Dotting the area are the remains of coffee plantations once owned by French and French-Haitian colonists, and worked by African and Creole slaves. The result of these 19th-century intercultural minglings can be seen in the food, music, architecture, and religion of the region. In addition to the ruins of more than 170 cafetales, the UNESCO designation includes the associated irrigation and transportation infrastructure. 


Dirt road through Alejandro Humboldt National Park


Alejandro de Humboldt National Park 

Spanning the provinces of Guantanamo and Holguín, Alejandro de Humboldt National Park is a rugged coastal landscape that’s renowned for its biological richness. Due to its complex geological history and varied topography, a diversity of tropical ecosystems have been able to flourish here and the level of endemism is high. 

Alejandro de Humboldt National Park is named after the German naturalist-explorer, who visited the area in 1800 and recognized its uniqueness. In 2001, it was described by UNESCO as “one of the most biologically diverse tropical island sites on earth” and designated as a World Heritage Site. Guided tours are the best way to explore its magnificent peaks and lush valleys while learning about the flora and fauna that are found nowhere else in the world. 


A classic horse and carriage ride in Gamagüey, Cuba


Historic Center of Camagüey 

Settled in 1528, Camagüey was one of the first Cuban villages founded by the Spanish and is now the third-largest city in the country. It developed as an important hub for the cattle breeding and sugar industries, and many of its architectural gems date from the colonial period. Camagüey is particularly special for its irregular layout, with serpentine streets connecting both large and small squares in a manner that is uncommon for Latin American colonial towns. 

Now designated as a UNESCO World Heritage Site, Camagüey is home to elegant Baroque churches and pastel-colored houses, as well as an abundance of artist workshops. Not to miss are the recently restored Plaza del Carmen and Parque Ignacio Agramonte where you can relax on a bench and watch the world go by. Camagüey is also home to one of Cuba’s most prestigious ballet companies, which performs at the iconic Teatro Principal. 


Waterfall going into a crystal clear pool in Desembarco del Granma National Park on a sunny day


Desembarco del Granma National Park 

Nestled in the southwest of Cuba, this globally significant national park is named after the landing of the yacht in which Fidel Castro, Che Guevara, and Raul Castro sailed from Mexico to Cuba in 1956. It is not only important for its links to the Cuban Revolution but its exceptional karst topography and biological diversity.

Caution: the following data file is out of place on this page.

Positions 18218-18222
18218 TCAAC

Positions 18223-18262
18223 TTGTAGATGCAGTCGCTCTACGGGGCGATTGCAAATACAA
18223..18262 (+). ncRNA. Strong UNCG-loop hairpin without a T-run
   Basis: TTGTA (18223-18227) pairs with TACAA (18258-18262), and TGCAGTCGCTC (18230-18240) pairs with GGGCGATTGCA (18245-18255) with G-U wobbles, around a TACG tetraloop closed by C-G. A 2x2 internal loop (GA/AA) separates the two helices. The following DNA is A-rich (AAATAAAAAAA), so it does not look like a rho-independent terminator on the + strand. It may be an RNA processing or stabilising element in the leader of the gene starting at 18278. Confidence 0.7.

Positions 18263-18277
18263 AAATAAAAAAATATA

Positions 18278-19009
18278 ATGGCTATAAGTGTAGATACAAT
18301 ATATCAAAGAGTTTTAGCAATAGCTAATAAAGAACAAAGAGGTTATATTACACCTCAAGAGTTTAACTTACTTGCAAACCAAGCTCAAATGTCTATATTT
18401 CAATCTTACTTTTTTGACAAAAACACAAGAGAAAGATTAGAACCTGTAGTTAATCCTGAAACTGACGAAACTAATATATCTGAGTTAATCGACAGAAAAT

Desembarco del Granma National Park has been designated as a UNESCO World Heritage Site for its geomorphologic and physiographic features, making it worth the detour for nature-loving visitors. It encompasses spectacular marine terraces and dramatic coastal cliffs that plunge into the Atlantic waters below. In addition to picturesque waterfalls, sinkholes, and caves, the park is home to more than 250 endemic plant species. 


San Pedro de la Roca Castle on a gloomy day in Cuba

San Pedro de la Roca Castle

Dominating the coast of Santiago de Cuba is this 16th-century castle, which is considered one of the best-preserved examples of Spanish-American military architecture in the region. It was designed by the Italian engineer Juan Bautista Antonelli to protect Santiago de Cuba’s port, with a complex mix of forts, bastions, and batteries.

Now designated as a UNESCO World Heritage Site, San Pedro de la Roca Castle offers spectacular views across the coastline and the Sierra Maestra from its upper terrace. Housed within the castle is the Museo de Piratería, which offers a fascinating insight into the pirates that patrolled the Caribbean Sea in times gone by. Coincide your visit with the sunset cañonazo ceremony as costumed actors fire up one of the cannons. 


While Cuba has garnered a reputation for its classic cars, cigars, and beautiful beaches, this enchanting Caribbean island offers so much more. Its UNESCO World Heritage Sites reflect its fascinating colonial history and the industries that have shaped the modern nation, as well as preserving the biological riches that can be found nowhere else on Earth. 

Our Cuba tours are designed to satisfy the diverse interests of adventurous travelers, whether you’re into history, culture, or the natural world. Not only will they immerse you in everything that makes this island unique but they offer plenty of opportunities to connect with the faces of modern-day Cuba.